Hong Kong also boasts a standard of living superior to any mainland city, with less pollution, better education, higher wages and lower taxes (the personal and corporate rate is 15 per cent, compared to up to 45 per cent and 33 per cent, respectively, in China).

And if that's not enough to lure foreign firms to Hong Kong, there are other, more specific reasons.

"Hong Kong is an important market in its own right — there are lots of opportunities and [with a population of around six million] it is our 14th largest market," says David McNamara, senior trade commissioner for the Canadian Consulate General in Hong Kong. "Hong Kong still is a good door to China. It's not the only door, and it's probably becoming less important as a door, but it still is an important door.

"We've had quite a few examples of companies using Hong Kong as a demonstration platform for their products" for the mainland, he says, pointing to Alcatel and Research In Motion as companies that have used this strategy.

And since purchasing practices are transparent, contracts are won on the basis of merit.

"By winning a contract here you get instant credibility" on the mainland, Mr. McNamara says.

A presence in Hong Kong and any credibility won there go a long way with the Chinese government and makes things easier on Canadian firms, Mr. Seewald says.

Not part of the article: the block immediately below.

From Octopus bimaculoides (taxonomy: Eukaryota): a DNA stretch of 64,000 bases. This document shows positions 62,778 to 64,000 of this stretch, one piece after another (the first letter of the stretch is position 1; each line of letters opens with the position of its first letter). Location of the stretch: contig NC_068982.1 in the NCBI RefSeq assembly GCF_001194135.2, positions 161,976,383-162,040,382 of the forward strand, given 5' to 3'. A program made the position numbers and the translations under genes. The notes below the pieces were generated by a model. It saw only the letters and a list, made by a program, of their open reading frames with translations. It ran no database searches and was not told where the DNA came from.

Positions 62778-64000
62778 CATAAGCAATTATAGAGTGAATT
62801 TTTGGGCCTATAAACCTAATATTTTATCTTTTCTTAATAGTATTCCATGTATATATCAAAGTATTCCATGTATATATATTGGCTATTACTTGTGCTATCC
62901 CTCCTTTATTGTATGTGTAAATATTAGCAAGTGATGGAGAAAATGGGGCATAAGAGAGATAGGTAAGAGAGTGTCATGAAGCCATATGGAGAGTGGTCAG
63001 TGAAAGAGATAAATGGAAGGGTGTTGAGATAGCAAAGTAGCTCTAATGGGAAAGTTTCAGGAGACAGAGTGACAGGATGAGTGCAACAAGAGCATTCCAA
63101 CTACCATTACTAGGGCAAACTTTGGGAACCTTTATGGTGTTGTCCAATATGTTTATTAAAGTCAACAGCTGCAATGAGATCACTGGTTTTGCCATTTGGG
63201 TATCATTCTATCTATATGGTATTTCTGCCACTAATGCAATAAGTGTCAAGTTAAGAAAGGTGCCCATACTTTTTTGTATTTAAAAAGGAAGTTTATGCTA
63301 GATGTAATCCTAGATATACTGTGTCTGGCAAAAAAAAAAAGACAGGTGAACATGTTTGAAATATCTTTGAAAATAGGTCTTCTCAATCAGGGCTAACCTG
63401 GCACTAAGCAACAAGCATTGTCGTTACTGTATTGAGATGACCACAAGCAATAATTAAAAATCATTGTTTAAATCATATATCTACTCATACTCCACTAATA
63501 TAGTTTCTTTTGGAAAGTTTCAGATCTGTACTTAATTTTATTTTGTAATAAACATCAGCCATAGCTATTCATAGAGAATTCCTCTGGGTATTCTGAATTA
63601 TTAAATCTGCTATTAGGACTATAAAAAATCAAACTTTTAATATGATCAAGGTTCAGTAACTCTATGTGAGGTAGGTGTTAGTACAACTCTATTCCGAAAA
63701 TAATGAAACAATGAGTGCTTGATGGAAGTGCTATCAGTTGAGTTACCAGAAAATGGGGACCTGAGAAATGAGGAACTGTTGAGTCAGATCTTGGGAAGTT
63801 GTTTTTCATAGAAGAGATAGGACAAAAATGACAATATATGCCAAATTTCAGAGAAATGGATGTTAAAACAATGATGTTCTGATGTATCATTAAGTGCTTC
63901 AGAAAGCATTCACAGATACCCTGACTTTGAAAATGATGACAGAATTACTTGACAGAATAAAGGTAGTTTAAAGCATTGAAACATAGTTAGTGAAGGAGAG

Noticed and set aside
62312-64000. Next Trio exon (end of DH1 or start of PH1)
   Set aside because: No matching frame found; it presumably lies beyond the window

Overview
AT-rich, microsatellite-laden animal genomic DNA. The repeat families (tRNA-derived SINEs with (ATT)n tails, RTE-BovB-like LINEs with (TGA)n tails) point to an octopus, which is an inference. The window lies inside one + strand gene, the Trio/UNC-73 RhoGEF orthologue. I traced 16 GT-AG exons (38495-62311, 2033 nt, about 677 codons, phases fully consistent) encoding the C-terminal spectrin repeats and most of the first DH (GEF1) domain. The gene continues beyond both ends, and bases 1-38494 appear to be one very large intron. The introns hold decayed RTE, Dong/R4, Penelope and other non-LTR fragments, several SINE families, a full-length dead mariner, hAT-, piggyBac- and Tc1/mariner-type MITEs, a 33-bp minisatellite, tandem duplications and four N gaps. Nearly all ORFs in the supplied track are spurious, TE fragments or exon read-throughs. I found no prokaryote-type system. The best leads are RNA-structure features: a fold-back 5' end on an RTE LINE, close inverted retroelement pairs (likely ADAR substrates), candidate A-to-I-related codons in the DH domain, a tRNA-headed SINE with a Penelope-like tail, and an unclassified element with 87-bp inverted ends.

"If you come with a Nova Scotia company and try to incorporate directly in Shanghai, you need to get your documents translated, and they're going to be asking you for stuff that doesn't exist because they don't know who the hell Nova Scotia is," he says. "If you use a Hong Kong company to enter China, every government in China — I don't care if it's in Shanghai or in the deepest hole — have seen Hong Kong company documents."

The Chinese government, recognizing that Hong Kong has had a rough go of late, itself recognizes the city's value as a gateway, and recently moved to strengthen its future growth. The Closer Economic Partnership Arrangement (CEPA) came into effect in January this year, and aims to liberalize trade between the mainland and Hong Kong through bilaterally eliminating tariffs, particularly in services. Foreign firms can take immediate advantage of CEPA and dive right into doing business in southern China, Mr. McNamara says, by partnering with a Hong Kong company, or they can acquire a firm and wait a year.

Macau, the tiny, former Portuguese territory that was handed back to China in 1999, also stands to benefit from CEPA. Only an hour from Hong Kong, the 28-square-mile island has a population of only 500,000, yet offers many of the same benefits as its bigger neighbour — namely, Western institutions and a Western-style of doing business. Macau is poised for massive economic explosion as U.S. casino developers are intent on making it the Las Vegas of Asia.